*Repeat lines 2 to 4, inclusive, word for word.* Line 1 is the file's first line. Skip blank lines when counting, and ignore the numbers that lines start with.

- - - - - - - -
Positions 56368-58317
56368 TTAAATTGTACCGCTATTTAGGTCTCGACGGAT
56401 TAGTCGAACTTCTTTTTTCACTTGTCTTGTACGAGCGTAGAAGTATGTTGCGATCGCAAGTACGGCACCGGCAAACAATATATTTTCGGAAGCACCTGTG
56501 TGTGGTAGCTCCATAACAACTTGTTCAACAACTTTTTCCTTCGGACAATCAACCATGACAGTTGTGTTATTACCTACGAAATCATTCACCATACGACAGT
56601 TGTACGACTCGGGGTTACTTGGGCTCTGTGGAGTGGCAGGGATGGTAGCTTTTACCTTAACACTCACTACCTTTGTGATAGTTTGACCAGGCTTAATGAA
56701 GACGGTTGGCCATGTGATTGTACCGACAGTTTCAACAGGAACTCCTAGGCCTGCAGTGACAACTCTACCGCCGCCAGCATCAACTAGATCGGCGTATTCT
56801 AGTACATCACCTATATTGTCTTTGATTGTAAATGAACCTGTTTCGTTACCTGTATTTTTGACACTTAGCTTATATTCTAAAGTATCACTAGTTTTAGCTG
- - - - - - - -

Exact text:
56368 TTAAATTGTACCGCTATTTAGGTCTCGACGGAT
56401 TAGTCGAACTTCTTTTTTCACTTGTCTTGTACGAGCGTAGAAGTATGTTGCGATCGCAAGTACGGCACCGGCAAACAATATATTTTCGGAAGCACCTGTG
56501 TGTGGTAGCTCCATAACAACTTGTTCAACAACTTTTTCCTTCGGACAATCAACCATGACAGTTGTGTTATTACCTACGAAATCATTCACCATACGACAGT